Sunday, January 1, 2012
Bob Turnbull's Top 5 DVD Releases of 2011
It was a pretty hectic year for a lot of us here at The J-Film Pow-Wow, Bob Turnbull included; but Bob wanted to weigh in on his top DVD releases of the past 12 months. Time to get our your credit cards and go shopping!
1. Cold Fish (Third Window Films)
As great as it was to finally see Sion Sono's "Love Exposure" hit Region 1 this past year, I'd had it in my hands since the early days of 2010 due to a Region 2 release. So my top DVD of the year goes to another Sono film - the daring and fearless "Cold Fish". It was fantastic to see it hit Region 1 during the same calendar year as other regions (J-Film Pow-Wow friends Third Window films released a spiffy 2-disc version this past year as well), but I was just happy it was in circulation - it's not a film that will be embraced by everyone, but I've rarely seen a movie pulse and progress in the way "Cold Fish" did. Just when you think Sono has pushed his story and his presentation to the edge, he pushes even harder and ends up taking you right over that edge. I was happy to make the plunge with him.
2. The Warped World of Koreyoshi Kurahara (Eclipse)
Given the precedents that have been set, I can't imagine a year in the near future when there won't be an Eclipse box set on this list. There's almost no end to the treasures that could be unearthed, but you get the feeling that they are more than happy to keep digging and digging and digging. Previous to this box I was only familiar with Kurahara's entry in a previous Eclipse box - the terrific "I Am Waiting" from the Nikkatsu Noir set. I took a leap of faith that an entire set focused on some of his work from the 1960s would be worth it. I was repaid straight out of the gate with "Intimidation" which was a 65 minute blast of energy and fun wrapped in a solid crime drama. Given the variety of moods and scope within this set, it's easy to see that Kurahara had a restless need to experiment and likely hated to stand still.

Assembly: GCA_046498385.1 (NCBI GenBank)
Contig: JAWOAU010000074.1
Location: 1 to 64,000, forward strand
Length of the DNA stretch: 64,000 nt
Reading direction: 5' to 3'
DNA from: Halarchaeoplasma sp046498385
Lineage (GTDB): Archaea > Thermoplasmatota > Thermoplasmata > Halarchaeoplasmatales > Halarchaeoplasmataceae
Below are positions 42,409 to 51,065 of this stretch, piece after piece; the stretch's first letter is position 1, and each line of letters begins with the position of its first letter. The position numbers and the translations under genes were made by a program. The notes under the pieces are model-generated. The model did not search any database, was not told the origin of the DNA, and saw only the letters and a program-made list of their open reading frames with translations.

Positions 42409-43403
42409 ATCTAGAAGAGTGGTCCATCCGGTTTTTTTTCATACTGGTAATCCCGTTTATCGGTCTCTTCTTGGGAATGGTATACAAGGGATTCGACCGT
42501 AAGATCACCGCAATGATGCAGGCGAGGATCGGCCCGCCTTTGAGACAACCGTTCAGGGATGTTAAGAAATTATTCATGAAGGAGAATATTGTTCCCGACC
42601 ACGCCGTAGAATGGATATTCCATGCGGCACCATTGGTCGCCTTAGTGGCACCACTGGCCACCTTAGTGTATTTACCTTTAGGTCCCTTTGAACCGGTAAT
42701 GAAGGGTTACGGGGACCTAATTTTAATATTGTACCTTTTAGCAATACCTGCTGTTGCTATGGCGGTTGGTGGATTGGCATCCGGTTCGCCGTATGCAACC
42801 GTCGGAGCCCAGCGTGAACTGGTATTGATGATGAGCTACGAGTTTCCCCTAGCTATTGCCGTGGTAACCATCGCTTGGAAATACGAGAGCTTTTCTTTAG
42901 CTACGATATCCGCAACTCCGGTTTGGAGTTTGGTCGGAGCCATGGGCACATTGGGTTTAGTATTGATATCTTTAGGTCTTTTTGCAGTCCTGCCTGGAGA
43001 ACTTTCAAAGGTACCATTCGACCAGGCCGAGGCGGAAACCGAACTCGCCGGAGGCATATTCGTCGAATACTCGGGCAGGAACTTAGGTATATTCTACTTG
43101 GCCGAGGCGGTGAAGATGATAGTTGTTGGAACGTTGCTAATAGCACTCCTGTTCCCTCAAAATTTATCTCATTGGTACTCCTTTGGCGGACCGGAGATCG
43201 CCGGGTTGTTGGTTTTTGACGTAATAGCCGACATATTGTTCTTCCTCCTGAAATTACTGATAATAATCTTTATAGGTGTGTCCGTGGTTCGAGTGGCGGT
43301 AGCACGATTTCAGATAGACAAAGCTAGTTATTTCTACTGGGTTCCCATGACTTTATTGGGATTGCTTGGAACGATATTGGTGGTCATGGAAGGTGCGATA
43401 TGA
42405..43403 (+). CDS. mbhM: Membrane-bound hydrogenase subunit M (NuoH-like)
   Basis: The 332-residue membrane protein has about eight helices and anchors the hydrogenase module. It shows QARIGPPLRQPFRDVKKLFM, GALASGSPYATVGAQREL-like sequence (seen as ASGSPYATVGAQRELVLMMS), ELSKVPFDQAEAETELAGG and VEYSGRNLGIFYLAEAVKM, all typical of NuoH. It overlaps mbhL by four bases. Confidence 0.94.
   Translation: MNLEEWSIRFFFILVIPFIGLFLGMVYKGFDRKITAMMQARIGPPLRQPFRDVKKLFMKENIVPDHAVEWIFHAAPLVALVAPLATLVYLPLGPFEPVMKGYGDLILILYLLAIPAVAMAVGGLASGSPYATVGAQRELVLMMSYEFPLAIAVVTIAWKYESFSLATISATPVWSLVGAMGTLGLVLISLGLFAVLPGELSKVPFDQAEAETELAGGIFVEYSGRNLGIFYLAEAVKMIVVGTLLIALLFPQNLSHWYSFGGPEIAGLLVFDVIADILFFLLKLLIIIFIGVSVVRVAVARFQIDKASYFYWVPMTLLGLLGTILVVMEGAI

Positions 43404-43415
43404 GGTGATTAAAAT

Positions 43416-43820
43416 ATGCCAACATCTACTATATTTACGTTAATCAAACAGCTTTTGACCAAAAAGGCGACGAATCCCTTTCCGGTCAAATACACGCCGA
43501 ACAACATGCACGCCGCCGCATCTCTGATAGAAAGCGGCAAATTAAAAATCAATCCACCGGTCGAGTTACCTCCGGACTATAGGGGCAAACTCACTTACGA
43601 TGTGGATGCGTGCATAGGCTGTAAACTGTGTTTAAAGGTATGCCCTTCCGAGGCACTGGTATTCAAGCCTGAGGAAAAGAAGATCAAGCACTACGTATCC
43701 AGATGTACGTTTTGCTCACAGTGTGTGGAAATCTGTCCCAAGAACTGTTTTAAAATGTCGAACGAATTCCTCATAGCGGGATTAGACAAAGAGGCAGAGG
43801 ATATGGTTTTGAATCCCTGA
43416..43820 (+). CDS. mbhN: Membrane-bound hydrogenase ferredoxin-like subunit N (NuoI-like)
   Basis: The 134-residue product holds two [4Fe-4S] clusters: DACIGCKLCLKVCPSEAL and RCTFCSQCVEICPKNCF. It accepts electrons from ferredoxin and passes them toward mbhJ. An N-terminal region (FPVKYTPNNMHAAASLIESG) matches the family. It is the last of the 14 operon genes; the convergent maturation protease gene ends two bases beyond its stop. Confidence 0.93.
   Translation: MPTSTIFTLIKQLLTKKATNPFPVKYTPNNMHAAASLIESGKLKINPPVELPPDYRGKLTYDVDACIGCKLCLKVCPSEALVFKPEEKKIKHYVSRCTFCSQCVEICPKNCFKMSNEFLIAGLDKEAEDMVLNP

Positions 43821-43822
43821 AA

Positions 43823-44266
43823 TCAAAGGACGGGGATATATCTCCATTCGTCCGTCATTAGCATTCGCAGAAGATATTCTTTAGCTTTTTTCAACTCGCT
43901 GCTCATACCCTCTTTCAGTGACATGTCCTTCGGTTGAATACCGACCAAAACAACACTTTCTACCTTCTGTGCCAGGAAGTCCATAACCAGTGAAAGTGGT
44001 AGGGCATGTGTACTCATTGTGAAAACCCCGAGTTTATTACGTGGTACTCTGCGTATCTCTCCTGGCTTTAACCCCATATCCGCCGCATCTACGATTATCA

3. Branded To Kill / Tokyo Drifter (Criterion Collection)
Two of my favourite films from one of my favourite directors were re-released just before the end of the year in brand spanking new BluRay editions so that each carefully composed frame could be displayed in every shade of grey imaginable ("Branded To Kill") and in every hue your biggest box of crayons might contain ("Tokyo Drifter"). Though Seijun Suzuki has a raft of examples of his ability to take a B-movie script and distill it down to its essence in order to tell the story visually, these two are recognized as the prime pieces of evidence. They're both stylish, fun and bordering on lunacy. If you haven't had the chance to catch up with these classics previously, NOW is the time to do it. I'll wait.
4. Confessions (Third Window Films)
Third Window Films has quickly built up an impressive stable of titles, not the least of which is Tetsuya Nakashima's wonderfully intense "Confessions". The opening 30 minutes is essentially a perfect short film as a school teacher delivers a monologue to her mostly inattentive class detailing the death of her child and the blame she puts on two students. My initial feelings about the film were mixed, but it's grown in estimation since I first saw it at TIFF in 2010. If the rest of the film doesn't quite match that opening, it moves relentlessly towards more and more confessions from its characters and has wound up digging itself into my brain.
5. Still Walking (Criterion Collection)
What a joy it was revisiting this gem from Hirokazu Kore-eda. It wasn't easy picking between this and the gorgeously spooky "Kuroneko" (either way, Criterion was gonna get this spot...), but the loving portrait of the family in "Still Walking" and the oodles of humanity the film exudes give it the nudge. I believe this also made my 2010 list as I was anticipating it so much. My thirst has been quenched.